Wood Splitting Axes

Wood Splitting Axes

Whether you're new to firewood or a seasoned pro, you've probably discovered that large rounds are cheaper than pre-cut wood. But if you purchase huge logs, you'll need a log splitter. Log splitters aren't cheap, and they also aren't small.

What do you do if you don't have the budget or the room for a log splitter?

One of the best solutions is to get a wood splitting axe. Axes may look intimidating at first, but as long as you have time and a high-quality tool, you'll find that breaking up your firewood is much easier.

We've taken a look at some of the best wood splitting axes on the market. Here are our top recommendations and tips.

Top 5: Best Wood Splitting Axes

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Garden Pruners

Fiskars IsoCore Maul

This is technically a maul rather than an axe, but it functions the same way. Rather than having a single blade, it has a bladed edge and a mallet on the opposite side. It is also one of the longest options on the list, coming in at 36 inches. If you want to generate significant force behind your blows, this is your best bet.

In addition to using the tool to split wood, you can also use the mallet side to drive wedges and stakes into the ground. It's a versatile option that's great for people who do a lot of outdoor landscaping work.

The blade features specialized geometry that allows it to wedge more deeply between the logs. The wood splits apart faster, and you need less power to do it.

Another ideal feature is the IsoCore Shock Control system. This patented bit of technology absorbs the vibration and shock of each strike, so it doesn't reverberate through your body. That can make a huge difference in your soreness later, especially if you have joint issues.

The riveted head is molded onto the handle with one piece. It won't snap off or slide down the handle, so it's both safe and convenient to use. If it does get damaged, though, you'll need to replace the entire axe.

That's not a huge concern since there's a full lifetime warranty. If you need a replacement, you can get one. The manufacturer has built this tool to last through thousands of logs. The steel blade has been heat-treated and coated with rust-resistant materials.

The handle has an ergonomic grip that fits softly in your hand. It also stays firm even when your palms are sweaty, so you retain control over every strike.


  • The long handle lets you generate extra force, and the specialized blade splits through wood with ease.
  • The mallet can be used to drive stakes and other objects into the ground.
  • Patented technology is used to absorb shock and prevent damage to the body.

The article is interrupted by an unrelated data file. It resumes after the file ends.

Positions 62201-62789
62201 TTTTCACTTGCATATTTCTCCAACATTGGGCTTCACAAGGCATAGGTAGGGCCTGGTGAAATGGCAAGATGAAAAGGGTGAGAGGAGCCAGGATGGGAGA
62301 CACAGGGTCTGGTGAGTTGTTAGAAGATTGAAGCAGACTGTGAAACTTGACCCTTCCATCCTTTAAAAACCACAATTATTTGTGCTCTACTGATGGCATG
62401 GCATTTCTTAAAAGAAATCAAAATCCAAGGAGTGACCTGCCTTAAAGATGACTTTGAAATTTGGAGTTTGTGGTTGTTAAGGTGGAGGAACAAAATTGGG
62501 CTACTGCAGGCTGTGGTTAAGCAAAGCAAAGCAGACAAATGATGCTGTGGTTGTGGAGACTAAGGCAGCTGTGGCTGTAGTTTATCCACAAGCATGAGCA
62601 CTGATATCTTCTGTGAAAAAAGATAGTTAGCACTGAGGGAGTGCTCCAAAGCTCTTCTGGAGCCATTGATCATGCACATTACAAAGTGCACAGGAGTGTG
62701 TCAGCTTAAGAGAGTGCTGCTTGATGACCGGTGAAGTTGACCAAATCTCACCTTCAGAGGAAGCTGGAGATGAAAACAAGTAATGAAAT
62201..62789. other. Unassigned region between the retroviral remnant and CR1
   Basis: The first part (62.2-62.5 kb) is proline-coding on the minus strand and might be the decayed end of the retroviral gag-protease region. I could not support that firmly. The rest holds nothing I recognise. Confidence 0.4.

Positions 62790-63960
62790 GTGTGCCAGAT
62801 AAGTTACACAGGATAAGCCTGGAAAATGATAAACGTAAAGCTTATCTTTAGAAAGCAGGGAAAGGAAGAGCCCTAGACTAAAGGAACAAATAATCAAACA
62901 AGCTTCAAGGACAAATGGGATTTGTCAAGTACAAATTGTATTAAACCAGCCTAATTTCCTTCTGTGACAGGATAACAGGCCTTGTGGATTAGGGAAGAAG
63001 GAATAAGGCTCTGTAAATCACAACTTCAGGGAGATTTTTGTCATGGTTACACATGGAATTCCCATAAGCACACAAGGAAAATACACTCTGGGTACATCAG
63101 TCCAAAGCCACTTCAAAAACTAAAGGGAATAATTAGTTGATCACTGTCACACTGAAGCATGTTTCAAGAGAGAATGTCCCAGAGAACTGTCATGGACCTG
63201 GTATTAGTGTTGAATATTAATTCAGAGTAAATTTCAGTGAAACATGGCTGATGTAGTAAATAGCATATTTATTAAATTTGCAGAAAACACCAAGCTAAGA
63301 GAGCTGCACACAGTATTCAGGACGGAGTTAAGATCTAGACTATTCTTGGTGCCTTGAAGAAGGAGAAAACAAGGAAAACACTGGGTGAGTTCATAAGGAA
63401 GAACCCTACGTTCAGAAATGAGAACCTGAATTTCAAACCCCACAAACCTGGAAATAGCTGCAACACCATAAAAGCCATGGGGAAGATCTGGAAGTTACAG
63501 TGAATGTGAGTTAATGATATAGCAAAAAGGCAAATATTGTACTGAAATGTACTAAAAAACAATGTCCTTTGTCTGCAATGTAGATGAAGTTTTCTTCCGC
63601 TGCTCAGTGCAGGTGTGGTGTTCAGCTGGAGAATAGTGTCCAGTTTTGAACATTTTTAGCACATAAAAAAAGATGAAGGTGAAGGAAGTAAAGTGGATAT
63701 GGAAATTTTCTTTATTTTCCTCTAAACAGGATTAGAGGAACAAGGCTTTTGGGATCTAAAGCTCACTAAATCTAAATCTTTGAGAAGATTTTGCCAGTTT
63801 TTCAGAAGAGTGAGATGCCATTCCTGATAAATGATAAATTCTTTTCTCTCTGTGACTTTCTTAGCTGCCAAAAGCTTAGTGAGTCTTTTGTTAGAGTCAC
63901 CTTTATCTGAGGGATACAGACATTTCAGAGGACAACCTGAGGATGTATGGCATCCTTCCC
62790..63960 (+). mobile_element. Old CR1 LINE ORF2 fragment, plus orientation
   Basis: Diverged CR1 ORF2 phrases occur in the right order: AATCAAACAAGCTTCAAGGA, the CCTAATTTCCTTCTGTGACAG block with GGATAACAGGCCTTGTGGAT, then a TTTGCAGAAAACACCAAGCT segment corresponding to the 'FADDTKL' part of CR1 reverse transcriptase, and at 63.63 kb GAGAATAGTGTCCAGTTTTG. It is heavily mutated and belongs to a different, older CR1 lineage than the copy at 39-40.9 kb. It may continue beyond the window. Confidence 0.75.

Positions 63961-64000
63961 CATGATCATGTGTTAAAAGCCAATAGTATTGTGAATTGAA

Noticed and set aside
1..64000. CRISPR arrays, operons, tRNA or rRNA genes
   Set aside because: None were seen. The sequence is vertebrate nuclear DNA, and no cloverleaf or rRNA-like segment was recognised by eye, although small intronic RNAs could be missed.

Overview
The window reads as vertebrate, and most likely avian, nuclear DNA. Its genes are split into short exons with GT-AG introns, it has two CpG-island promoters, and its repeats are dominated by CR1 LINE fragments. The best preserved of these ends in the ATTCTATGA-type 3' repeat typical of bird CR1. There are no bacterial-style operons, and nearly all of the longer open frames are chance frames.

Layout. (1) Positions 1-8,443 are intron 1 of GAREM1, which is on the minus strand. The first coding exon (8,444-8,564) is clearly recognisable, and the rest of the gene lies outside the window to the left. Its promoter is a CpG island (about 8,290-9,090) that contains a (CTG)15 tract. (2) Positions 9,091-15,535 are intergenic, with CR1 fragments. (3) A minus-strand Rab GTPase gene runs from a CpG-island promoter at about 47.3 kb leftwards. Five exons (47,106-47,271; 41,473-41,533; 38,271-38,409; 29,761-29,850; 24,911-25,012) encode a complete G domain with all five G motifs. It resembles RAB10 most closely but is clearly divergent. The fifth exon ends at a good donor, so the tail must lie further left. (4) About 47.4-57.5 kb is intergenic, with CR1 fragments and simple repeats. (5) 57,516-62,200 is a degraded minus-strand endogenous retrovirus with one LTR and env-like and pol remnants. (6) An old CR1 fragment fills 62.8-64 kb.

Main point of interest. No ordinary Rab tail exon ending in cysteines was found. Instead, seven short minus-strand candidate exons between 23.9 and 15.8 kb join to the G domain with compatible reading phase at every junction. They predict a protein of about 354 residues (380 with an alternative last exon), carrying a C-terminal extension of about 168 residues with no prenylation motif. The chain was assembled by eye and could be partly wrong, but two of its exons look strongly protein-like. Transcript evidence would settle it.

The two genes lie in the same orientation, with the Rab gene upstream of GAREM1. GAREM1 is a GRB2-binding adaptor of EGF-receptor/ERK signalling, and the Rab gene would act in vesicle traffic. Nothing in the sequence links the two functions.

• The one-piece axe is so durable that it comes with a lifetime guarantee, so you can get a replacement if the head or handle fails.


  • The maul weighs 8 pounds, so it's not the best option if you're not strong enough to wield a heavy tool for long periods of time.

WilFiks Chopping Axe

This is a much less heavy-duty axe option. Instead of being built to split huge logs and do long jobs, this axe is made for camping trips. As such, it's compact and portable, and it's just capable enough to cut through wood for a campfire.

Don't let the small size and simple purpose fool you, though. There are several features that make this model stand out from the cheaper camping axes on the market.

The design was made to be easy to use, even if you're not used to chopping your own wood. You can use it to both chop and split branches, kindling, and wood. The blade features specialized geometry that allows you to drive more force into the wood, leading to more one-strike hits.

In addition to being ideal for campers, this tool is also used by hikers, people preparing for bonfires, and people doing other outdoor activities. It's even used by some gardeners to chop tree branches in their yards.

The blade is made out of forged carbon steel that has been heat treated for maximum density and durability. It allows for quick and sharp splitting. In addition, the blade remains sharp for longer time periods than the average axe. You can go longer between sharpenings, which makes maintenance easy.

The grip has an anti-slip shock absorber, so you don't suffer as much from each impact. The ergonomic grip is very comfortable to hold, and the anti-slip material keeps your stance controlled. Instead of using wood, the handle is crafted with long-lasting and lightweight fiberglass.

The finished, polished edge of the blade can be resharpened using a file. Since the wedge is weighted, it's easy to chop logs and aim with accuracy. There is a careful balance between the handle and head, which makes it easy to hold and to generate power.

Every model includes a rubberized protective sheath. This can be used to store the product while you're hiking, or while it's otherwise not in use. After you're finished using the axe, you can put the rubber cover on and hang it up using the provided hole.